What Is A Constellation?
Throughout time, people have looked up at the night stars with imagination and awe. In the past, our ancestors thought that the patterns in the stars were designs that reflected some of their heroes, gods and goddesses and even stories that they passed from one generation to another. They identified the star patterns with their own life cycles and it was reassuring that their guardians were watching over them. Today, we call those star clusters and patterns, constellations.
As we developed better and better telescopes, and societies progressed, astronomers realized that the mythical creatures and gods were actually just groups of stars. While they kept the original names, they developed a fine art of studying these constellations. By 1925, an organization called The International Astronomical Union established 88 constellations that would be officially recognized by all astronomers.
If you look at some of the constellations, you might have a problem trying to figure out what our ancestors actually thought they were. Don’t feel bad, because most people have the same trouble. The idea of the constellations was close to a connect-the-dots concept, and even then, the shapes are often not close to what the people in the past thought they saw. They are drawn with an imaginary ‘boundary’ or outline and that is used to help identify each constellation.
Constellations are groups of stars in a particular pattern, as seen from earth. If you went to another planet, you wouldn’t see the same constellations, in fact you would see totally different patterns and groups of stars.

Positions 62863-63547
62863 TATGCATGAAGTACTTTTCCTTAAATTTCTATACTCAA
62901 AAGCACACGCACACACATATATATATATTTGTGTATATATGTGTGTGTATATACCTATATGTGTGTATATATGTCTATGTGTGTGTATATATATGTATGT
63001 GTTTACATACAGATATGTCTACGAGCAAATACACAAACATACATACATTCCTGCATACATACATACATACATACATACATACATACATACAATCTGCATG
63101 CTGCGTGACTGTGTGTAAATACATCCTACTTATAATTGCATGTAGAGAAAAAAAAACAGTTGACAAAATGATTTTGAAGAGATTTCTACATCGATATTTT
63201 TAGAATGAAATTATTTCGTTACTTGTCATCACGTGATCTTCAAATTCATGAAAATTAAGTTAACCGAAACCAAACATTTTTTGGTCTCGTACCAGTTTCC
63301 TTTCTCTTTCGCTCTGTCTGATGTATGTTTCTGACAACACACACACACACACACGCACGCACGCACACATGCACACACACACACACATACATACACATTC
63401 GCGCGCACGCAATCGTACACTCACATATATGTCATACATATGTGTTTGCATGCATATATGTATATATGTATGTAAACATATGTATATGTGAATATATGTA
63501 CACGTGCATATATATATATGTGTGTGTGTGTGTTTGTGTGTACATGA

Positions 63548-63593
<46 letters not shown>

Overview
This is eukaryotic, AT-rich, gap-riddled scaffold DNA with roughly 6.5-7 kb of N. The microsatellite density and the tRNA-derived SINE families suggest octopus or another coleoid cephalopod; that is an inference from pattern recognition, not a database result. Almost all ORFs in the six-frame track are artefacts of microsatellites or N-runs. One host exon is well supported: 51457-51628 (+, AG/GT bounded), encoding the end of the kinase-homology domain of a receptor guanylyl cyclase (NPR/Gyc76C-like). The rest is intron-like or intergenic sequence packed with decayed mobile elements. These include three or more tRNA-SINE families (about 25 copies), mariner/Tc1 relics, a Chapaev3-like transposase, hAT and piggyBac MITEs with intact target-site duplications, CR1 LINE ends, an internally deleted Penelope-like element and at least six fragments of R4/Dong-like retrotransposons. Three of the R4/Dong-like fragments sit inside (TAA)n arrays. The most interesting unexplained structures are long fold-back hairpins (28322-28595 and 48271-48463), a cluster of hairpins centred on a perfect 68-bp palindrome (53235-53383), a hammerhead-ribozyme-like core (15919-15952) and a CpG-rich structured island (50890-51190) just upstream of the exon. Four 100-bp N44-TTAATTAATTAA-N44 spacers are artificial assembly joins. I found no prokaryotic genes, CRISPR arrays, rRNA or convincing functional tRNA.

The star patterns that we see also doesn’t mean that these are stars that are all in one place. The stars are actually at a lot of distances from each other from a three-dimensional standpoint, it just looks to us like they are all lined up.
Since the earth is moving around the sun, we will see the constellations in the sky at various points. People in the past used this information as part of their plan to know when the seasons would change, when to plant their crops and when winter would turn to spring. Many used the constellations as a kind of ‘map’ and built structures around the world to observe the movement of the constellations. In some cases, these buildings would include areas that gave them a view of specific constellations during times of the year and alert them to the coming seasonal changes. When the constellation lined up in their view, they knew that it was time for spring or winter. Almost every advanced culture around the world used the constellations for some form of prediction.
When we started navigating the oceans, constellations were used to help guide ships from one location to another. The people on the ships knew how to ‘read’ the constellations so that they could change course based on the pattern of the stars and where they were in the sky.
You might be familiar with some of the most popular constellations such as the Big Dipper and the Little Dipper, but because we all live in various parts of the planet, we may each see the constellations in different places in the sky.
We have kept many of the names of the constellations from the past, simply because they were already established as a tradition and because they were easier to remember that way.
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